1. Aug 18, 2013

Aziza

According to a physics gre book (Conquering Physics GRE by Kahn &Anderson), electric 'monopoles do not radiate'. They give the example that a uniformly charged sphere can change radius and not radiate...I understand this, but what about just a point charge? Surely it can radiate when accelerated(for example, synchrotron radiation). Should they instead have said that "some" monopoles cannot radiate? Does this mean that "all" accelerating electric dipoles radiate? Any help in understanding this is appreciated! :)

2. Aug 18, 2013

jasonRF

I am hoping that what the book meant, is that there is no electromagnetic radiator (antenna) that is truly omnidirectional. The uniformly charged sphere that changes radius does not radiate - true - but this is not really a proof of non-omnidirectional EM radiation. I don't believe I have ever seen a proof, but it must have something to do with the ability of producing time changing current density $\mathbf{J}$ that is spherically symmetric; the vector field nature causes the problem here (scalar waves like pressure waves in acoustics can be omni). I have been told (by a TA in an applied math course I took eons ago) that constructing the current density of an omni radiator is essentially the same as trying to comb hair on a sphere without having parts anywhere, and there is apparently a theorem about vector fields that shows it is impossible. I hope that helped.

jason

3. Aug 18, 2013

Aziza

Thanks for the reply, but my feeling is that this is not what was meant by this book. According to http://en.wikipedia.org/wiki/Monopole_antenna

there do exist monopole antennas, and both monopole and dipole antennas radiate omnidirectionally. Maybe it is not truly omnidirectional, but my guess is that for purposes of the physics gre, this approximation can be taken as valid.

Maybe I should print out the whole statement made by the book:
"By the way, the reason we deal with dipole radiation rather than monopole radiation...is the curious fact that monopoles do not radiate."

Since it is such a strong statement I feel it cannot possibly have been made in error..

4. Aug 18, 2013

Staff: Mentor

Monopole radiation is spherically symmetric. It can only happen by spherically symmetric charge distributions and motion.

If you take a point charge and accelerate it then it is not monopole radiation, it is at least dipole radiation, or even higher order spherical harmonics.

5. Aug 19, 2013

vanhees71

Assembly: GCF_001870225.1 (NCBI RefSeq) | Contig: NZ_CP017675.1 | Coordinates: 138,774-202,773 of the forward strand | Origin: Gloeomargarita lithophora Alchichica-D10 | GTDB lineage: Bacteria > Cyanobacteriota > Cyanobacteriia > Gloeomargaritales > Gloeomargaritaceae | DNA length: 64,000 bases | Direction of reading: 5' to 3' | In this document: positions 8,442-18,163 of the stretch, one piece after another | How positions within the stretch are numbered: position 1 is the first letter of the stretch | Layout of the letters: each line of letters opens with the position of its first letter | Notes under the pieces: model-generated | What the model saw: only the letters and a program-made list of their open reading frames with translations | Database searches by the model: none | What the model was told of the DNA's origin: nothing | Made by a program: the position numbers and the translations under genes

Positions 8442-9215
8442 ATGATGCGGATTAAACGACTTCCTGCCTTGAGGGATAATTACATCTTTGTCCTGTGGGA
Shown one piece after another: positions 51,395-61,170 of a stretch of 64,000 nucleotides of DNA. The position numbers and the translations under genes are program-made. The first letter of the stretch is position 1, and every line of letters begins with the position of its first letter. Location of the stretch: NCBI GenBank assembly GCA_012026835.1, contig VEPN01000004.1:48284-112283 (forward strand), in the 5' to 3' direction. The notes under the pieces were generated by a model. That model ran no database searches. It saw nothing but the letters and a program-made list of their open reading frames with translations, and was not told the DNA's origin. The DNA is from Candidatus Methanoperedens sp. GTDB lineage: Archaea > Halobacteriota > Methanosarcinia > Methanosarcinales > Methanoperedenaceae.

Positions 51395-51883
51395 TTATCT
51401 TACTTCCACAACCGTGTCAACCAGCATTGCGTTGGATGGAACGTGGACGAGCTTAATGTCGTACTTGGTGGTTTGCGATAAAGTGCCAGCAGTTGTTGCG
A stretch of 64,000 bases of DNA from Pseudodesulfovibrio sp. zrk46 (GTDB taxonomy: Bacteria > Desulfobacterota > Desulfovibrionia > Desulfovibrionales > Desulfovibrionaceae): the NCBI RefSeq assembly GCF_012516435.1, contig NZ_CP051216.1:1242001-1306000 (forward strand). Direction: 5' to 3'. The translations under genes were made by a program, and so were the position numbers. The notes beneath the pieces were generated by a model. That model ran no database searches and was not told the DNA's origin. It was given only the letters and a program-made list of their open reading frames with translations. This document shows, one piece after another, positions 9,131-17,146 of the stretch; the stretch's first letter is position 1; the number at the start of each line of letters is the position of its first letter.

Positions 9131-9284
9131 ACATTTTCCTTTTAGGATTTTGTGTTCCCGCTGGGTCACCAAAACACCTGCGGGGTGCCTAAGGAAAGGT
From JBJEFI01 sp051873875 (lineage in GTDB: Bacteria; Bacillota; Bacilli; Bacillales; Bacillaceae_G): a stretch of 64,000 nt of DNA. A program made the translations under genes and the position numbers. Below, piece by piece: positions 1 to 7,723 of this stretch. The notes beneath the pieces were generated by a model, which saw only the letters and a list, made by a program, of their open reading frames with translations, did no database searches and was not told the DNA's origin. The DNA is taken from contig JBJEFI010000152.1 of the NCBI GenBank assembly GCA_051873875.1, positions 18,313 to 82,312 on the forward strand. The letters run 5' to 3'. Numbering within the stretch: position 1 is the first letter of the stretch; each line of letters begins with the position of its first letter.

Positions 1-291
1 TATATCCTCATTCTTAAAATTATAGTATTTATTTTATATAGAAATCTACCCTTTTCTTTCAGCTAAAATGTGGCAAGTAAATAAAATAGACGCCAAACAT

Look for "multipole expansion" in any good E&M textbook (like Jackson).

6. Aug 22, 2013

cmos

Just to elaborate on the last two posters, what your GRE guide is talking about is multipole moments. An accelerated charge actually acquires a dipole moment (maybe even higher-order moments depending on its motion), and hence radiates. I haven't looked at the problem in some time, but I could imagine a sphere changing radius to not acquire higher-order moments due to its symmetry (i.e. a sphere exhibits continuous rotational symmetry, any other polygon would have a discrete symmetry at best).

Since you brought up monopole antennas: this is just the sloppiness of the engineer. A half-wavelength dipole antenna is the bread and butter of antennas. Interestingly, you can chop this antenna in half (i.e. make it quarter-wavelength long) and stick a "thick" ground plane underneath it. Due to image charges, this new antenna radiates just like like its half-wavelength cousin. This is what is termed a "monopole" antenna. In reality, it's just a fancy way of making a dipole antenna. Note that it actually had nothing to do with monopoles.

7. Aug 24, 2013

sophiecentaur

I have also heard the term 'unipole' used for a single conductor, perpendicular to a ground plane. That would avoid the confusion.

8. Aug 24, 2013

Staff: Mentor

I haven't heard that term, but I agree that it is far better than monopole for that type of antenna.

9. Aug 24, 2013

davenn

monopole is the standard RF term tho for that type of antenna and for most of us in that field we know exactly what is being referred to. in 99% of cases a dipole is a 1/2 wave a monopole is a 1/4 wave

Dave

10. Aug 26, 2013

sophiecentaur

So well established, by the Engineers, I think, that the Physicists just have to 'get over it'. The contexts are so different that there would never be any confusion.